First of all, this is where a lot assumptions will finally be put to the test. Will Trump’s delegates really prove to be disloyal to him? Are they actually likely to jump ship to other candidates on successive ballots? And will Trump really get out-worked on the convention floor by the presumed-to-be-more-experienced operators working for the other campaigns?
And what of all the assumptions that have been made about the Republican establishment? Will they be resolute in backing an effort to take down Trump in a floor fight? It could very well be that Republican National Committee Chairman Reince Priebus sees possibilities in a Trump presidency — that it’s something his party could make the best of, if it came to swearing him in. Wouldn’t it be much worse for Priebus’ career to preside over a busted convention that birthed a Trump independent run?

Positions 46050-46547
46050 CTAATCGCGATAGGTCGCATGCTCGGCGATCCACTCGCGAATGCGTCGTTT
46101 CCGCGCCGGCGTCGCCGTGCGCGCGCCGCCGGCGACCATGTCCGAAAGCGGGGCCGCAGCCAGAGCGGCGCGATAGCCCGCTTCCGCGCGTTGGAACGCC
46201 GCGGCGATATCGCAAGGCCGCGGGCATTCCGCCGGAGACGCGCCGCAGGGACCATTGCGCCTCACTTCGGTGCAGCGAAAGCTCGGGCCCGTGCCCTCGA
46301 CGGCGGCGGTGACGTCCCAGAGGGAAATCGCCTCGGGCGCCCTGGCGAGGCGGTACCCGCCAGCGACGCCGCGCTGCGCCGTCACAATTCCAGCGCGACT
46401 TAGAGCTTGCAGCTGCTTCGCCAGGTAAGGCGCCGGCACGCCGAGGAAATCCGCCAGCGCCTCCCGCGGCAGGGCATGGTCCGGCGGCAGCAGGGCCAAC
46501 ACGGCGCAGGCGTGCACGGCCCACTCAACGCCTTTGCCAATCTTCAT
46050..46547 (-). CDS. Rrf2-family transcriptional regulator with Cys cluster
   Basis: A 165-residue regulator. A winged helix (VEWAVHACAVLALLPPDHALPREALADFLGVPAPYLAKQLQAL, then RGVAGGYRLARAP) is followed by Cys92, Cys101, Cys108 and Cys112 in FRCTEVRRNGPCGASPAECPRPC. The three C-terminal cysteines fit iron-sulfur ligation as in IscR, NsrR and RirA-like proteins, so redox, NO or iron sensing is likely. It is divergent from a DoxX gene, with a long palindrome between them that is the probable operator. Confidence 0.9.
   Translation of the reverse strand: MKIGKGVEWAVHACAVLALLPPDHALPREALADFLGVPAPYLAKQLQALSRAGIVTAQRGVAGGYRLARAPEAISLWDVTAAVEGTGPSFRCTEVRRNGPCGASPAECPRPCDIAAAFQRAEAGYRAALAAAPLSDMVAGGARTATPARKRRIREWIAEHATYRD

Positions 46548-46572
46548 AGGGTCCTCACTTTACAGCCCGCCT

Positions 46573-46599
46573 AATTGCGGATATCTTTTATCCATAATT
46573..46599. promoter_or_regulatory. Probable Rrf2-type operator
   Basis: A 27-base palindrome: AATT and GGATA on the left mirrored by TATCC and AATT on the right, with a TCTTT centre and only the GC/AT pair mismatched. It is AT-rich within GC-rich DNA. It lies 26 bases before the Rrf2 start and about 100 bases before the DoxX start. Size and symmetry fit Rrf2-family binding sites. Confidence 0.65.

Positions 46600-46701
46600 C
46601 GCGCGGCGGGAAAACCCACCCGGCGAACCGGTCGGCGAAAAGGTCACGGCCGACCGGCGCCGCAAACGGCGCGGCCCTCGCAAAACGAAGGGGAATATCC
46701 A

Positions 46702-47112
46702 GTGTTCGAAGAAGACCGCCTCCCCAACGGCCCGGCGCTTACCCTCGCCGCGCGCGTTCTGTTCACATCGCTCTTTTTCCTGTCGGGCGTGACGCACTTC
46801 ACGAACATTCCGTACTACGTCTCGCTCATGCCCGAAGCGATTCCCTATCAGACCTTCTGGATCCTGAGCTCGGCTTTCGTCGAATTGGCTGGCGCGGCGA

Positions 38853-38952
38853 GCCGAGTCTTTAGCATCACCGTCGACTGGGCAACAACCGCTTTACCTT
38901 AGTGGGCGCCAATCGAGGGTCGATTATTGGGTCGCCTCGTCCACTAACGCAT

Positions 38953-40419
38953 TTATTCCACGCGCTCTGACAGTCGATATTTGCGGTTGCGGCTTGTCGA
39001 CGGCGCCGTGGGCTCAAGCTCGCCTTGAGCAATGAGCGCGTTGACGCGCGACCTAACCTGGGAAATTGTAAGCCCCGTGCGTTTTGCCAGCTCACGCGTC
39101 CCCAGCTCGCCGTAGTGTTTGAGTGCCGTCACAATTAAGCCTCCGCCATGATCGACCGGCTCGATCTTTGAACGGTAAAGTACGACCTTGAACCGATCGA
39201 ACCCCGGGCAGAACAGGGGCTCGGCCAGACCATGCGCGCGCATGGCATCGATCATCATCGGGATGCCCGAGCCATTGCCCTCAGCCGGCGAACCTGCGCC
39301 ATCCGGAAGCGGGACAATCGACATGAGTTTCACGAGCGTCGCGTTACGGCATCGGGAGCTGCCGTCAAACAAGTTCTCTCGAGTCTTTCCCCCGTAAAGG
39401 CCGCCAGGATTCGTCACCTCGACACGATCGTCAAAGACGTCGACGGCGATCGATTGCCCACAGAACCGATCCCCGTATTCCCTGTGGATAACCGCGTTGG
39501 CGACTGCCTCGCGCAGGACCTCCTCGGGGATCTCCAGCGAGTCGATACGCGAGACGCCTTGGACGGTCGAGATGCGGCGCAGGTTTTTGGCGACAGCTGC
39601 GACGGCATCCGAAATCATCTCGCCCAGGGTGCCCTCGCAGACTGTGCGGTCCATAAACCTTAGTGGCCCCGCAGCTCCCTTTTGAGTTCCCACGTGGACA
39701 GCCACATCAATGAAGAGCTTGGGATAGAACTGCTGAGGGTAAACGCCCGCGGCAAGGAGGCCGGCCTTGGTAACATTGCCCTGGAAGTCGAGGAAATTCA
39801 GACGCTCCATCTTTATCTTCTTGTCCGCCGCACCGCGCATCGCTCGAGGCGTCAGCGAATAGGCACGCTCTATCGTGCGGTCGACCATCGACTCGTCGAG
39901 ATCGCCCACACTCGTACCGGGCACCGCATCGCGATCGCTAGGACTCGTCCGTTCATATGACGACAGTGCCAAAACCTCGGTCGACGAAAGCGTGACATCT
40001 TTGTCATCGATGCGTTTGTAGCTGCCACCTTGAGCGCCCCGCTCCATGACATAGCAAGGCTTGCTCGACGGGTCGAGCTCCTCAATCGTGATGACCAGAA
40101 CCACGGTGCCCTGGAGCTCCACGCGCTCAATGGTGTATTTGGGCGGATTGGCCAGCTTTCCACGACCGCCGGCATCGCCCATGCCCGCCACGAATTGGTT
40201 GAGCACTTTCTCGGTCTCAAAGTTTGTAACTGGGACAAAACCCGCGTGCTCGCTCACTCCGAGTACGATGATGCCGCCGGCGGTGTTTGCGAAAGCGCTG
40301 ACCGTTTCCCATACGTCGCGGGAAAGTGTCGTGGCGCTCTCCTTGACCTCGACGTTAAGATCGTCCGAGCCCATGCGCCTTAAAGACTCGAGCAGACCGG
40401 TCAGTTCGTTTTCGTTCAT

I’ll put it like this: If my life depended on the RNC’s top machers proving themselves to be made of sterner stuff than Chris Christie, I’d be putting my worldly affairs in order right now.
Additionally, once the campaign hits the convention floor, Trump’s competitors will no longer have the luxury of putting off the winnowing of their ranks. It’s tough to imagine how and under what conditions either Rubio or Cruz cedes the nomination to the other. Who’d broker the deal, and what would a deal look like? How many rounds of balloting would it take, at this late stage, to bring about a surrender? What happens if Bush jumps back into the mix? There’s no guarantee. This scenario just essentially defers all of the pain of the primary season until the convention is convened in July.
One last thing that needs to be accounted for. OK, let’s say that all the theories that permit Trump’s competitors to dare to dream of a future in which they dispatch him hold, that sticking together keeps Trump from notching the delegates needed to claim victory, and that a floor fight results in Trump being handily dispatched. And for the sake of argument, let’s also say that Trump’s threatened independent run was a bluff — that he lacks both the work ethic and the liquid assets to run a campaign on his own. Now what?